To Trump or Not To Trump

To Trump or Not To Trump

Was Jesus opposed to Roman Rule? I don't think he cared. Would he be opposed to Trump? Same answer.

The question was posed to me the other day by Paul Kilmartin of all people, of whether or not Jesus opposed Roman rule.

I don’t believe he was.  I don’t believe he supported it, either, but was instead indifferent on the matter.

We have the story of him healing the Centurion’s servant, rebuking his disciple who’d attacked a Roman soldier and healing the soldier, advising people to go two miles instead of one, dining and making friends with tax collectors, even so far as advising his people to pay taxes to the Roman Empire and his conversation with Pontius Pilate.  Beyond this, there is not one single scripture in which Jesus speaks negatively or positively about Roman rule.  Reading through the gospels, I get a sense that for him, it just wasn’t important.

It follows logically, too.

Israel had, according to the Old Testament, a long history of being conquered by one enemy or another (Midianites, Philistines, Hittites, Babylonians, Egyptians, Persians, and so on), only to be rescued by the chosen one (Gideon, Deborah, Sampson, David, Esther, and so on).  So it’s important to understand that for them, they saw Rome as the latest installment of this cycle, and were waiting for the chosen one to come and rescue them.

Jesus, on the other hand, had the experience of King Herod when he was only a child.  According to the Gospels, King Herod, upon hearing prophesy of the King of the Jews, had every male child in Jesus’s village massacred in hopes of snuffing out this potential usurper.  So from his perspective, the obvious question would be, “if our own kings from our own people are willing to do such things, what makes Rome so much worse?”  Later, he grew up in Nazareth, which was a small, poor, neglected village in the middle of nowhere before Rome conquered the central metropolis of Jerusalem, and remained that way afterwards.  Again, from his perspective, nothing was changed.

Here’s where I speculate based on my understanding of human nature.  I don’t doubt for a moment there were lots of people who whined incessantly about the Romans and how terrible they were.  If only, as the story goes, the Lord would send a savior who would lead them against these Romans.  As if removing the Romans from Israel would somehow, miraculously, make everything better.  All the woes in their lives would be gone and they would be happy.

I believe Jesus saw through that lie, as evidenced in what he taught.  When I read his words, the kinds of things he taught, I get a sense of taking control of one’s own happiness — not being a slave to the external, and not allowing the world to dictate one’s path.  I see this now in the Trump administration; how easy it is to get caught up in the White House Tire Fire and associate that with whatever personal misery one is going though.  As in, if only we had a decent president, I would be OK.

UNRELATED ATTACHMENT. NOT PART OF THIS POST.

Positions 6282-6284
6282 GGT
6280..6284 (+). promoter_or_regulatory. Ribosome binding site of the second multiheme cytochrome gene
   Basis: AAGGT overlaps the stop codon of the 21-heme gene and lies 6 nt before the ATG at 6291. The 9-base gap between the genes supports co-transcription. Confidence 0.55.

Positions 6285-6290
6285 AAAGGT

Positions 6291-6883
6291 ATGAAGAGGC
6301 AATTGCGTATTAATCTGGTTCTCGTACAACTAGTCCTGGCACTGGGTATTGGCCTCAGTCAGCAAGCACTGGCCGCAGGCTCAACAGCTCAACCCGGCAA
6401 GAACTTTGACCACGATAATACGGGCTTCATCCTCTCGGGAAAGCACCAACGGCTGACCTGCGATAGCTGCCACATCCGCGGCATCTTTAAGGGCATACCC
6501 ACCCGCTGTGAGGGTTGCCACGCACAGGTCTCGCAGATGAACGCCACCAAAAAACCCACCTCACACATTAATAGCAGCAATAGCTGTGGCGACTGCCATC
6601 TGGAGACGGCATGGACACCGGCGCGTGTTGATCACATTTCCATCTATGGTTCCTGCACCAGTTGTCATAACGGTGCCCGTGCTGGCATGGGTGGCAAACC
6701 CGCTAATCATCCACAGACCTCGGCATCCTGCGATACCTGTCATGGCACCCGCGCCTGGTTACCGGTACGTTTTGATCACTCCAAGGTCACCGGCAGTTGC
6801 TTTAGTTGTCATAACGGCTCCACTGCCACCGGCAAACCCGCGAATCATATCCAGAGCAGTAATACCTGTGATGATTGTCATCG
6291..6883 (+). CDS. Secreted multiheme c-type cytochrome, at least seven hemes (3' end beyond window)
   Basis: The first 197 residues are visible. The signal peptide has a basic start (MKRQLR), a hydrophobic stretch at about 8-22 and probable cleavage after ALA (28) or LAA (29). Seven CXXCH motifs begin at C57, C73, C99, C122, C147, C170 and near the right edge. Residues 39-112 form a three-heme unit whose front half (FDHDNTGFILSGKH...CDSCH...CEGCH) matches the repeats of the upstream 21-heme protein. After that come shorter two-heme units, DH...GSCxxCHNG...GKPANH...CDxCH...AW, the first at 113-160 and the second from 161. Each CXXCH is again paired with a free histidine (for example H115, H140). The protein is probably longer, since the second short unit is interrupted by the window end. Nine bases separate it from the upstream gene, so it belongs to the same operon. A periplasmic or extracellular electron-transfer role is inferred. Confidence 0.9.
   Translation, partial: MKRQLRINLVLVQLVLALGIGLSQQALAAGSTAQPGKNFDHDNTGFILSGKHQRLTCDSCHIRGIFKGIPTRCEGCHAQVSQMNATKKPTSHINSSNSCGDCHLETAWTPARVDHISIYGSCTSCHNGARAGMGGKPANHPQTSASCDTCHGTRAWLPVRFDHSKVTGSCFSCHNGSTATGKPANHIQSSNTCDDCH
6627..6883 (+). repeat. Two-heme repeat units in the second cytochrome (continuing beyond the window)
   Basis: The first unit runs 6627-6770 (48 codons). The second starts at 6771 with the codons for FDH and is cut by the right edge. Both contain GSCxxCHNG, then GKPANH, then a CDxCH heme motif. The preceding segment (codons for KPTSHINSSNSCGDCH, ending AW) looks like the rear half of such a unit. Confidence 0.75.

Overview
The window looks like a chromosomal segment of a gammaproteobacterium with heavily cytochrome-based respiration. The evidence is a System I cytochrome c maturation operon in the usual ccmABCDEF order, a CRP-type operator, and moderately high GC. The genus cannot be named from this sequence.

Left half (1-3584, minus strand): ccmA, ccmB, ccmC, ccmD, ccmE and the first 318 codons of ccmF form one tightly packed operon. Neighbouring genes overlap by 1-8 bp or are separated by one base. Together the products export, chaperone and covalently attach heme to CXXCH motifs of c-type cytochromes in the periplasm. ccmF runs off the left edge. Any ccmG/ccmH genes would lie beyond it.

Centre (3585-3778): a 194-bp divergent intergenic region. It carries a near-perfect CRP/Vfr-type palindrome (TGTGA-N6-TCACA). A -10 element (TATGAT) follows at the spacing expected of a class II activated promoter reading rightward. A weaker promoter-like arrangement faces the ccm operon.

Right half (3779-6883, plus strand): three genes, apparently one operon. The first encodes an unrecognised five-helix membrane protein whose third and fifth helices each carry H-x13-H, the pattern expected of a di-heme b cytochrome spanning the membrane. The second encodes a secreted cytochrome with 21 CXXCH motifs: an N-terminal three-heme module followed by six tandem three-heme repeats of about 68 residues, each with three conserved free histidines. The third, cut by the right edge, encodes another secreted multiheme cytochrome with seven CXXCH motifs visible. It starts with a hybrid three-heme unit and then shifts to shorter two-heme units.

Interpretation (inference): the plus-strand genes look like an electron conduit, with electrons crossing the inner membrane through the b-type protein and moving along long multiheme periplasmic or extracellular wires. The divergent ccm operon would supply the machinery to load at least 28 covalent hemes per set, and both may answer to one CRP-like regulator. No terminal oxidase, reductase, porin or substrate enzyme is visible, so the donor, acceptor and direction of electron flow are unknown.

People like being lied to.  We liked it when Trump lied to us, and we lie to ourselves in thinking things will be great once he’s behind bars.

If I follow this rationale, the crucifixion makes sense.  Jesus’s mission, his teaching, his entire ministry was to liberate people from their sins by teaching us how to forgive, to love, and to look out for one another, to practice honesty, and to seek God’s truth.  Contrast this with the savior the people of Jerusalem were looking for who was more interested in overthrowing their Roman oppressors.  In the days leading up to his crucifixion, the city folk (most hadn’t heard him teach) welcomed him as a king with open arms.  Then, when they heard what he was really about, it’s not hard to see why they turned on him so quickly.

As for Rome, is was his own people, the teachers of the Law, who sought him dead.  Jesus died on the cross because he taught the truth as he saw it rather than simply telling the people what they wanted to hear.  For our sins, indeed.

Michael Patrick Lewis is a teacher, math nerd, and bestselling author of Edge Of God and Preferred Rewards. You can also find him on Twitter @fakeMikeLewis.

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